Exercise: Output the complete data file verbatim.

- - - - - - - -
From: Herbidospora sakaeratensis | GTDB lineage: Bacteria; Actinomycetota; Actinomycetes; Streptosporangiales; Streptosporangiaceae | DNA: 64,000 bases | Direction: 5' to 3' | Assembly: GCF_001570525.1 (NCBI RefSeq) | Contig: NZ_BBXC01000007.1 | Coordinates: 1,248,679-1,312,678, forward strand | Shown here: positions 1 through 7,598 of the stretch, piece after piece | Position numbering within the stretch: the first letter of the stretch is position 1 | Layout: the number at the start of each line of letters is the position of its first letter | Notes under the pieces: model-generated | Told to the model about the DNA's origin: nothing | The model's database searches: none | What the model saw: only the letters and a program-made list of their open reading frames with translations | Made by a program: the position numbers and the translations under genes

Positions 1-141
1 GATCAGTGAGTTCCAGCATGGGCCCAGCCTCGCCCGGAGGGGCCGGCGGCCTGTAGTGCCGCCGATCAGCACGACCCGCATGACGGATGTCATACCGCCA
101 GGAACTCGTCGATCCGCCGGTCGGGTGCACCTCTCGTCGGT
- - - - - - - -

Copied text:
From: Herbidospora sakaeratensis | GTDB lineage: Bacteria; Actinomycetota; Actinomycetes; Streptosporangiales; Streptosporangiaceae | DNA: 64,000 bases | Direction: 5' to 3' | Assembly: GCF_001570525.1 (NCBI RefSeq) | Contig: NZ_BBXC01000007.1 | Coordinates: 1,248,679-1,312,678, forward strand | Shown here: positions 1 through 7,598 of the stretch, piece after piece | Position numbering within the stretch: the first letter of the stretch is position 1 | Layout: the number at the start of each line of letters is the position of its first letter | Notes under the pieces: model-generated | Told to the model about the DNA's origin: nothing | The model's database searches: none | What the model saw: only the letters and a program-made list of their open reading frames with translations | Made by a program: the position numbers and the translations under genes

Positions 1-141
1 GATCAGTGAGTTCCAGCATGGGCCCAGCCTCGCCCGGAGGGGCCGGCGGCCTGTAGTGCCGCCGATCAGCACGACCCGCATGACGGATGTCATACCGCCA
101 GGAACTCGTCGATCCGCCGGTCGGGTGCACCTCTCGTCGGT